An adult Kemp's ridley sea turtle.  Photo courtesy of USFWS.

An adult Kemp’s ridley sea turtle. Photo courtesy of USFWS.

This fall has seen the most stranded turtles of any fall on record. The turtles are juveniles that rode the jet stream northward and have been foraging in the area during the warmer summer months. As the temperatures cool the turtles begin to head south but many of them become trapped in Cape Cod Bay. A cold snap in early November quickly cooled water temperatures cold-stunning many turtles. When they become stunned the turtles can no longer swim and are carried along by wind and currents. Fortunately, coordinated efforts from volunteers, non-profit and government organizations, and numerous facilities in Florida, North Carolina and beyond have saved hundreds of these doomed turtles.

Between November 3 and November 26 the Mass Audubon Wellfleet Bay Wildlife Sanctuary with the help of countless volunteers and the Cape Cod National Seashore recovered over 1,000 sea turtles, both alive and dead. Of those turtles, around 600 were found alive. About eighty percent of the turtles recovered were Kemp’s ridleys, the world’s most critically-endangered sea turtle species, while the remainder were green sea turtles and loggerhead sea turtles, also endangered species. Even a couple of unusual hybrid sea turtles have been found. Scientists are hopeful that the fact that such large numbers of juvenile Kemp’s ridleys have washed up could be an indicator that the species is being protected on its nesting grounds on the Gulf of Mexico.

A Kemp's ridley sea turtle hatchling on a beach in Alabama. Photo courtesy of USFWS.

A Kemp’s ridley sea turtle hatchling on a beach in Alabama. Photo courtesy of USFWS.

With such a large number of turtles, the small Wellfleet Bay Wildlife Sanctuary was soon teeming with chilled turtles. Typically stranded turtles found by the Sanctuary are brought to the New England Aquarium’s Rehabilitation Facility in Quincy, Massachusetts to continue their recovery. With the unprecedented influx of cold-stunned turtles this fall, the New England Aquarium facility quickly filled and other rehab options were needed. Fortunately for hundreds of turtles, aquariums and rehab facilities across the East stepped up to take them in.

In the early morning hours of November 26, 193 Kemp’s ridleys that were at the New England Aquarium’s Rehabilitation Facility were loaded into padded boxes and driven to Joint Base Cape Cod. There the turtles were loaded onto a Coast Guard HC-144 aircraft that flew them to Orlando, Florida. After arriving in Orlando the turtles were distributed to seven marine animal rehab facilities in Northern and Central Florida. The same morning another fifty Kemp’s ridley and green sea turtles were brought to Norwood, Massachusetts where a private pilot met them and flew them to North Carolina to be distributed to aquariums.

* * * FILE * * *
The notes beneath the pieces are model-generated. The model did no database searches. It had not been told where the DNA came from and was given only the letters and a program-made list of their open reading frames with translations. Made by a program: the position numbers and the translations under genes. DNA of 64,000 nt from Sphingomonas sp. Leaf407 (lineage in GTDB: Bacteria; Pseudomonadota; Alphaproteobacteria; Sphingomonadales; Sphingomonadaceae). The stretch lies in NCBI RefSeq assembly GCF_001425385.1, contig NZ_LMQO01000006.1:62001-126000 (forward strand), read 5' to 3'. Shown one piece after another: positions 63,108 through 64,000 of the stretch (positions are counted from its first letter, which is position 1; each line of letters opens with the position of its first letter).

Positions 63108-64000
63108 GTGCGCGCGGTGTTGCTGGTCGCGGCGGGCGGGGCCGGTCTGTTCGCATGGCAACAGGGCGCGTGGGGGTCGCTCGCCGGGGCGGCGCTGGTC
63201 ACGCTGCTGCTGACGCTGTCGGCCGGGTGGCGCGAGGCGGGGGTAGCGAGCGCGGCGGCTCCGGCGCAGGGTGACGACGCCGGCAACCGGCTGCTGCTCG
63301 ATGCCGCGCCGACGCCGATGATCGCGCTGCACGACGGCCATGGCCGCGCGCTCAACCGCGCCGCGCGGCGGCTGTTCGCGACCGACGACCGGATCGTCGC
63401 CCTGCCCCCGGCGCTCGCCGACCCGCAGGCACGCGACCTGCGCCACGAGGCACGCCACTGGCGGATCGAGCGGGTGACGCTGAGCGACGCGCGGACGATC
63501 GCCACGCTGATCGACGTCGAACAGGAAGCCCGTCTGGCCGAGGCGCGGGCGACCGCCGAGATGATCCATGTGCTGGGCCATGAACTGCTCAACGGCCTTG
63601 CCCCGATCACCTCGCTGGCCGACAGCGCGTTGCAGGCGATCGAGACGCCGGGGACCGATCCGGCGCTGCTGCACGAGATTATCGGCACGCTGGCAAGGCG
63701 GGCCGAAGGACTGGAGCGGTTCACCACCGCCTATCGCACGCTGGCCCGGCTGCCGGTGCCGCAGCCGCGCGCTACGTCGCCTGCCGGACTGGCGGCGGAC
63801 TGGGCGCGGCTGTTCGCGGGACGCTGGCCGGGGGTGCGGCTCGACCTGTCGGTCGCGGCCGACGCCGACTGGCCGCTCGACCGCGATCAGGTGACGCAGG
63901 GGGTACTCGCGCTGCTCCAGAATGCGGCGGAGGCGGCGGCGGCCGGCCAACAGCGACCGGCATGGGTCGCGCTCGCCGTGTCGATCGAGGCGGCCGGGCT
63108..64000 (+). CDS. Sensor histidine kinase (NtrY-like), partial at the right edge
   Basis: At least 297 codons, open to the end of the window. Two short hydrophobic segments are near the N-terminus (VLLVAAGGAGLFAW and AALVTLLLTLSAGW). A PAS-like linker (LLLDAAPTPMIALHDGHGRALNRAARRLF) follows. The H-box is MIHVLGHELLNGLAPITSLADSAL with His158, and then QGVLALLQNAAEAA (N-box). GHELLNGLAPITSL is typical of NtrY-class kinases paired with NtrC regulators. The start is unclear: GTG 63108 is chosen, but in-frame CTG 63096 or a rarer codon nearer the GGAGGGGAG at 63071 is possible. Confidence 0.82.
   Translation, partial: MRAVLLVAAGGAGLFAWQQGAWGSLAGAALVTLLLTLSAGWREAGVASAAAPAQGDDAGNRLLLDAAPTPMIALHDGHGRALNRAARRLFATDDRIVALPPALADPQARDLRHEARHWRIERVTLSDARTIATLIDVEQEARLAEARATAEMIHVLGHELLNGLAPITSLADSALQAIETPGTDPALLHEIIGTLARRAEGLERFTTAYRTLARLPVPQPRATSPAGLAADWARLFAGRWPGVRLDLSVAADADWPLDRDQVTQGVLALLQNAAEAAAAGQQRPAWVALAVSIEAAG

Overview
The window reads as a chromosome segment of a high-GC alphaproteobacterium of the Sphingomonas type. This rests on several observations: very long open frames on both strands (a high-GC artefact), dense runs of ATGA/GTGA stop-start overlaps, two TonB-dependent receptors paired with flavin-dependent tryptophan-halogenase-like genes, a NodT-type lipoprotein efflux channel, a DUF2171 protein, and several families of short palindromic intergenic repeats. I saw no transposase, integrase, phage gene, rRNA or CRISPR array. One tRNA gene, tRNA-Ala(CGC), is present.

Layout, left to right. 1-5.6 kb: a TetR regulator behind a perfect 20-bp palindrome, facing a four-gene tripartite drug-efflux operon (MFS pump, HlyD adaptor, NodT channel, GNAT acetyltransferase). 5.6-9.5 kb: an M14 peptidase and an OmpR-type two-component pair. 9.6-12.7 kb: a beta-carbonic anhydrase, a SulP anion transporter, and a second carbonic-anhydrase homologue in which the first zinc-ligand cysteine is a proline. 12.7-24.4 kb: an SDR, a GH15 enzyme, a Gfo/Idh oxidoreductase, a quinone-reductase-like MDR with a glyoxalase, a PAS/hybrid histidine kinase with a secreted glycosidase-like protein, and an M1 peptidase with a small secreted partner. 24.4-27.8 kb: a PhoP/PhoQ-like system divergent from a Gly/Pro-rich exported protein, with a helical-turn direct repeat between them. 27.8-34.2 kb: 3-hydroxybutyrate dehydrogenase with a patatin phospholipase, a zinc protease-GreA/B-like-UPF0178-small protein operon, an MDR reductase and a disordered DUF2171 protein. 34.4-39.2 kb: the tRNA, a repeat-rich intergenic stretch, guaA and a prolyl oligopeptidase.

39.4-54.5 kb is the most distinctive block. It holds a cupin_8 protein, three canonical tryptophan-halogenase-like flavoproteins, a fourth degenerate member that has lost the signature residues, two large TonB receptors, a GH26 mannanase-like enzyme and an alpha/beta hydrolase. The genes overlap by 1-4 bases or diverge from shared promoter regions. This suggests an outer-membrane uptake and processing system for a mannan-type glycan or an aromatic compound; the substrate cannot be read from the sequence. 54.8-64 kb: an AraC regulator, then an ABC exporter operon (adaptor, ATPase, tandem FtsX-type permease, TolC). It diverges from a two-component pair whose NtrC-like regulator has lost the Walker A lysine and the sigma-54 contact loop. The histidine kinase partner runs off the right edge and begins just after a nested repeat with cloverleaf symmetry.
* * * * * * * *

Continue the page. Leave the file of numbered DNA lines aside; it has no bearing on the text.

A green sea turtle. Photo courtesy of USFWS.

A green sea turtle. Photo courtesy of USFWS.

Though the influx has slowed, turtles are continuing to be found on Cape Cod Bay beaches regularly though at this point most that are washing up are dead. A dedicated group of people continue to survey the beaches daily in search of any survivors.

Along My Goat Path to My Bioregion

Text and Photographs by Neva Knott

As I make lunch, pondering the blog post I need to write today, a crazy rain begins. Moments ago it was sunny. I had the slider to the back yard open for the dogs, and all of the windows open to let in the clean fall air. Now, rain comes down in a fury. Large drops plash and make wide rings that jump back up off surfaces. Water flows over my gutters. I rush to shut the slider, only to find a stand of water on the floor. I mop it, and then move around the house, shutting windows and wiping floors–rainwater has come in through each opening. As I throw the wet towels into the washing machine, I remember reading something in my Facebook newsfeed about a typhoon that will sit off the west coast this weekend. I conduct a quick google search, and I find Typhoon Vongfong, headed for Japan, the biggest storm to hit the planet this year. One report suggests the west coast will get some blowback from Vongfong. I concur.